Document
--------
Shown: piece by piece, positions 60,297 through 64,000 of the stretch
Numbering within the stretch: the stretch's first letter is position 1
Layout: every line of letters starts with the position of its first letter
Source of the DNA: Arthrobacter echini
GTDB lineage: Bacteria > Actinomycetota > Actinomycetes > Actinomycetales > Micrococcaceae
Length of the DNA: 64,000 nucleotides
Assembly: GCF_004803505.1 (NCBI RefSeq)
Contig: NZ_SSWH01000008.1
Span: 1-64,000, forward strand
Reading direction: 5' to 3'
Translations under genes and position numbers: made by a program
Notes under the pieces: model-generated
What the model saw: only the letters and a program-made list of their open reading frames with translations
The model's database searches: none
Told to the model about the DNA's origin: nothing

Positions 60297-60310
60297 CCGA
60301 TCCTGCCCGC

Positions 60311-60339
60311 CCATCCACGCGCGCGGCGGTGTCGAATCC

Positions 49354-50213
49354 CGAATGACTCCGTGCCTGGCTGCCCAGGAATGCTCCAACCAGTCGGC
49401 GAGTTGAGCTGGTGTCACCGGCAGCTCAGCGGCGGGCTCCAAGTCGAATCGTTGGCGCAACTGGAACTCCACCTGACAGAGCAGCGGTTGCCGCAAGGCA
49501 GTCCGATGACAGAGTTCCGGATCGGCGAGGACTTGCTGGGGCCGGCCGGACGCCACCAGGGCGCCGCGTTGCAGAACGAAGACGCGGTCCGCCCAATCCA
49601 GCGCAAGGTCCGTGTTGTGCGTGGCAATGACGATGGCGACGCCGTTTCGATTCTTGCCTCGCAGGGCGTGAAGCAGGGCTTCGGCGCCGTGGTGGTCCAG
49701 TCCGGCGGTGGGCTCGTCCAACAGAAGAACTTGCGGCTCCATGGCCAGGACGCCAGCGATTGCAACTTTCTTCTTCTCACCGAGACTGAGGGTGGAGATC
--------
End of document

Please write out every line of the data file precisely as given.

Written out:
Shown: piece by piece, positions 60,297 through 64,000 of the stretch
Numbering within the stretch: the stretch's first letter is position 1
Layout: every line of letters starts with the position of its first letter
Source of the DNA: Arthrobacter echini
GTDB lineage: Bacteria > Actinomycetota > Actinomycetes > Actinomycetales > Micrococcaceae
Length of the DNA: 64,000 nucleotides
Assembly: GCF_004803505.1 (NCBI RefSeq)
Contig: NZ_SSWH01000008.1
Span: 1-64,000, forward strand
Reading direction: 5' to 3'
Translations under genes and position numbers: made by a program
Notes under the pieces: model-generated
What the model saw: only the letters and a program-made list of their open reading frames with translations
The model's database searches: none
Told to the model about the DNA's origin: nothing

Positions 60297-60310
60297 CCGA
60301 TCCTGCCCGC

Positions 60311-60339
60311 CCATCCACGCGCGCGGCGGTGTCGAATCC

Positions 49354-50213
49354 CGAATGACTCCGTGCCTGGCTGCCCAGGAATGCTCCAACCAGTCGGC
49401 GAGTTGAGCTGGTGTCACCGGCAGCTCAGCGGCGGGCTCCAAGTCGAATCGTTGGCGCAACTGGAACTCCACCTGACAGAGCAGCGGTTGCCGCAAGGCA
49501 GTCCGATGACAGAGTTCCGGATCGGCGAGGACTTGCTGGGGCCGGCCGGACGCCACCAGGGCGCCGCGTTGCAGAACGAAGACGCGGTCCGCCCAATCCA
49601 GCGCAAGGTCCGTGTTGTGCGTGGCAATGACGATGGCGACGCCGTTTCGATTCTTGCCTCGCAGGGCGTGAAGCAGGGCTTCGGCGCCGTGGTGGTCCAG
49701 TCCGGCGGTGGGCTCGTCCAACAGAAGAACTTGCGGCTCCATGGCCAGGACGCCAGCGATTGCAACTTTCTTCTTCTCACCGAGACTGAGGGTGGAGATC